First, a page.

An all-out ban does nothing to address the millions of firearms already owned, however going the direction of the NFA forces all of them to be accounted for, or the owner risks the change of criminal prosecution if they’re ever caught with an unregistered “assault weapon”.

As personal, private transfers go, those of machine guns are also illegal, unless they go through the NFA process for the new owner. In other words, there’s a paper trail now any time an assault weapon is sold, and the government is aware of who is in possession of it, as well as has their prints, photo, and other information. Today, you aren’t required to give any account for where a gun came from, whether it was purchased legally, whether a background check was done – a gun could literally show up on the street, and there is no accountability at all.

3D Printing and 80% Builds

As far as 3D printing and 80% builds go, today pretty much anyone can legally build their own semi-automatic rifle today. The gun industry manufactures 80% receivers, which are lower receivers without final machining, just to keep them legal enough to where they don’t constitute a firearm. They can be purchased over the counter (or mail order) without pesky criminal background checks, then completed into final firearms with minor machining. All of the other components of the rifle can then be purchased and assembled into a working rifle, skirting NICS or any other safeguards in place, just like a private sale. They have the added benefit of not needing to be registered (or even engraved with a serial number) unless you sell them; only when you sell them do they require an ATF Form 1. Gun owners have stocked up both on complete lower receivers (which are traceable and engraved) as well as 80% receivers (which are not usually traceable or engraved) in the event of an all out “ban” to eventually build out into complete rifles.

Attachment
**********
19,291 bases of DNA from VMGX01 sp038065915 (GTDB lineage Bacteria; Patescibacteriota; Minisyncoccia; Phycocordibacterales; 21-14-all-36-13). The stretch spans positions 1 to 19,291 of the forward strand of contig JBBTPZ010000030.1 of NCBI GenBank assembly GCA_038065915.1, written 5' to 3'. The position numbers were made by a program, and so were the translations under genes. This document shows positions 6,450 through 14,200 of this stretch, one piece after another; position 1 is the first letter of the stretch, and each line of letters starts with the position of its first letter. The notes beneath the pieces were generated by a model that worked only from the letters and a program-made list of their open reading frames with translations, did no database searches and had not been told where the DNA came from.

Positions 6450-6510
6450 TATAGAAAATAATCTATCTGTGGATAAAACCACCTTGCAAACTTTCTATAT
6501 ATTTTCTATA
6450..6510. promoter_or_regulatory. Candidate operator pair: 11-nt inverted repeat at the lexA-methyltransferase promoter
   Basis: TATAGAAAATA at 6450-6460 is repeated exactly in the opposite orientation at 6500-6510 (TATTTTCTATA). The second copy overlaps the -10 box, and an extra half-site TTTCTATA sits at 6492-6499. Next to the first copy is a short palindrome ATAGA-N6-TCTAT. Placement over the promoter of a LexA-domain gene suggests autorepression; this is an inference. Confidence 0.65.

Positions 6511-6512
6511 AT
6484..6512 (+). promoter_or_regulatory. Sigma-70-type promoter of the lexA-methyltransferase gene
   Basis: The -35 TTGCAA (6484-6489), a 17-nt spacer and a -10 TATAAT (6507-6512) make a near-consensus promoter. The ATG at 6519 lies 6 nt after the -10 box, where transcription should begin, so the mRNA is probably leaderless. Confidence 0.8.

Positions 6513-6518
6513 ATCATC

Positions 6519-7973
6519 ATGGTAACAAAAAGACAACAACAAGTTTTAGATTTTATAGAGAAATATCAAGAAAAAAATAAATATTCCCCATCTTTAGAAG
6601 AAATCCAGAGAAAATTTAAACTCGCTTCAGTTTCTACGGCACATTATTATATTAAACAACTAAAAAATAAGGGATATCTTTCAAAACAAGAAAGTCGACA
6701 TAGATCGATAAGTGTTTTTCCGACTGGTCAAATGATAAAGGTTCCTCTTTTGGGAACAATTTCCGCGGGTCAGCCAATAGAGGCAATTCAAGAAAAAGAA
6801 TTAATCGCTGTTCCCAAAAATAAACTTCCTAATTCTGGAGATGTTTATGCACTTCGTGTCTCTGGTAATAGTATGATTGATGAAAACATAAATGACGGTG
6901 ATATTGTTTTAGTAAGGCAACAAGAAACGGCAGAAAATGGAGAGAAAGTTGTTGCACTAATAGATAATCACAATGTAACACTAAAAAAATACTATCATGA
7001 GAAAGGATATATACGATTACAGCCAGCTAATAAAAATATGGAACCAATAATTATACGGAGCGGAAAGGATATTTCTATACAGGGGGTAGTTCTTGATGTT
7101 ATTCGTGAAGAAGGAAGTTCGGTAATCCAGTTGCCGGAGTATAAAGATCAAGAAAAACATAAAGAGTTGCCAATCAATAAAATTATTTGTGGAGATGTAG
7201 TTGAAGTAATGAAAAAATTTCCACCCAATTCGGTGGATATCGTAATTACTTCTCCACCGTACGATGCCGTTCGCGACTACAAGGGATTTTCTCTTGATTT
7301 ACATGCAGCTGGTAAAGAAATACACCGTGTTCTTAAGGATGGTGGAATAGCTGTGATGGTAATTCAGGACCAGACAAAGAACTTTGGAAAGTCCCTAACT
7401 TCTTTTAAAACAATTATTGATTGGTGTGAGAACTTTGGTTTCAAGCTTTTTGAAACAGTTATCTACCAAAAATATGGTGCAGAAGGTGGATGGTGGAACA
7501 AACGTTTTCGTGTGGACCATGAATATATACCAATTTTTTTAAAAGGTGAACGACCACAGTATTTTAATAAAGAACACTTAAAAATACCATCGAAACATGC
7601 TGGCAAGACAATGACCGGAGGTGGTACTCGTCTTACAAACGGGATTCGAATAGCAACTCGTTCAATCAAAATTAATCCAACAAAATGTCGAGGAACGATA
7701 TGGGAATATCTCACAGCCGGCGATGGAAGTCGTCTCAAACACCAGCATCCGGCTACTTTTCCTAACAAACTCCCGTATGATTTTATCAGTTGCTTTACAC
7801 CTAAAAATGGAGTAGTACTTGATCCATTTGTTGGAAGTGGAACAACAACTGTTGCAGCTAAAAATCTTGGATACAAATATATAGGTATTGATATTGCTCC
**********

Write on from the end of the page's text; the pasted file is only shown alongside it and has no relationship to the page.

The way that NFA restrictions are structured, it prevents gun owners from arbitrarily building their own restricted firearms (for example, machine guns or short barreled rifles) without approval from the ATF (and only manufacturers are ever allowed to build new machine guns). By classifying semi-auto rifles under NFA, the same restrictions get applied to AR-15s (or other semi-automatic rifles), forcing registration of existing, complete stripped lowers, and banning home-brew builds without registration. All that poor-man’s panic buying will have served no little purpose, as every lower receiver will ultimately need to be registered just as a complete rifle would, otherwise it becomes a worthless, unsellable unregistered firearm that the owner can’t even take to the range.